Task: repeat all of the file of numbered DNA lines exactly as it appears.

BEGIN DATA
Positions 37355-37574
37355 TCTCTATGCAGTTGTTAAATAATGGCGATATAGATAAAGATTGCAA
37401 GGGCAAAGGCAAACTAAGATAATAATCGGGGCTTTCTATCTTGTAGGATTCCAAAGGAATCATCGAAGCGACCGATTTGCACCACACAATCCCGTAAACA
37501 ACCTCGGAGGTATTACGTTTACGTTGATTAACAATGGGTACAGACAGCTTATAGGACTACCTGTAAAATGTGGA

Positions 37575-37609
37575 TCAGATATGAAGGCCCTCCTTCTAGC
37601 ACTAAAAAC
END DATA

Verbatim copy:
Positions 37355-37574
37355 TCTCTATGCAGTTGTTAAATAATGGCGATATAGATAAAGATTGCAA
37401 GGGCAAAGGCAAACTAAGATAATAATCGGGGCTTTCTATCTTGTAGGATTCCAAAGGAATCATCGAAGCGACCGATTTGCACCACACAATCCCGTAAACA
37501 ACCTCGGAGGTATTACGTTTACGTTGATTAACAATGGGTACAGACAGCTTATAGGACTACCTGTAAAATGTGGA

Positions 37575-37609
37575 TCAGATATGAAGGCCCTCCTTCTAGC
37601 ACTAAAAAC